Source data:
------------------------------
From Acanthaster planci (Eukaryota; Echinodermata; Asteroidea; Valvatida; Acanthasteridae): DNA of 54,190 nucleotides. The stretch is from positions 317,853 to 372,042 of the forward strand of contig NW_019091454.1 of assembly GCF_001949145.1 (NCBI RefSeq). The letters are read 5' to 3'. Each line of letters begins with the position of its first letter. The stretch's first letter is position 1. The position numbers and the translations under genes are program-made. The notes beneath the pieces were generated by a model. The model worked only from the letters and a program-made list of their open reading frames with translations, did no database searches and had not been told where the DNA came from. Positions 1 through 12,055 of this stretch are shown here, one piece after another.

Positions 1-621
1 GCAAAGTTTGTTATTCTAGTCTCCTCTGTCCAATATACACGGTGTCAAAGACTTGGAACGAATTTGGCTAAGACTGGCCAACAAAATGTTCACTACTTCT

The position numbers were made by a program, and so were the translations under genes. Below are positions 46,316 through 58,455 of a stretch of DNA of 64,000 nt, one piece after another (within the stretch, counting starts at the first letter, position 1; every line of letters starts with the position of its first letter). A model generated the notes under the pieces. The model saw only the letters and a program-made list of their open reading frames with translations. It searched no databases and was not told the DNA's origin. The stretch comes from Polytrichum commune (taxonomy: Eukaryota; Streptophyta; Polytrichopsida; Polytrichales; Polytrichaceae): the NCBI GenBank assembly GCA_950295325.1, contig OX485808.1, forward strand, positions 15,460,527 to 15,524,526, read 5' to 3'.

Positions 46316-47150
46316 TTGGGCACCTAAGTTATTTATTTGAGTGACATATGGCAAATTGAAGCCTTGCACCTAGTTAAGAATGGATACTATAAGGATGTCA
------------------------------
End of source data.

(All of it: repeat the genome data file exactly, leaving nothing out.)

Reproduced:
From Acanthaster planci (Eukaryota; Echinodermata; Asteroidea; Valvatida; Acanthasteridae): DNA of 54,190 nucleotides. The stretch is from positions 317,853 to 372,042 of the forward strand of contig NW_019091454.1 of assembly GCF_001949145.1 (NCBI RefSeq). The letters are read 5' to 3'. Each line of letters begins with the position of its first letter. The stretch's first letter is position 1. The position numbers and the translations under genes are program-made. The notes beneath the pieces were generated by a model. The model worked only from the letters and a program-made list of their open reading frames with translations, did no database searches and had not been told where the DNA came from. Positions 1 through 12,055 of this stretch are shown here, one piece after another.

Positions 1-621
1 GCAAAGTTTGTTATTCTAGTCTCCTCTGTCCAATATACACGGTGTCAAAGACTTGGAACGAATTTGGCTAAGACTGGCCAACAAAATGTTCACTACTTCT

The position numbers were made by a program, and so were the translations under genes. Below are positions 46,316 through 58,455 of a stretch of DNA of 64,000 nt, one piece after another (within the stretch, counting starts at the first letter, position 1; every line of letters starts with the position of its first letter). A model generated the notes under the pieces. The model saw only the letters and a program-made list of their open reading frames with translations. It searched no databases and was not told the DNA's origin. The stretch comes from Polytrichum commune (taxonomy: Eukaryota; Streptophyta; Polytrichopsida; Polytrichales; Polytrichaceae): the NCBI GenBank assembly GCA_950295325.1, contig OX485808.1, forward strand, positions 15,460,527 to 15,524,526, read 5' to 3'.

Positions 46316-47150
46316 TTGGGCACCTAAGTTATTTATTTGAGTGACATATGGCAAATTGAAGCCTTGCACCTAGTTAAGAATGGATACTATAAGGATGTCA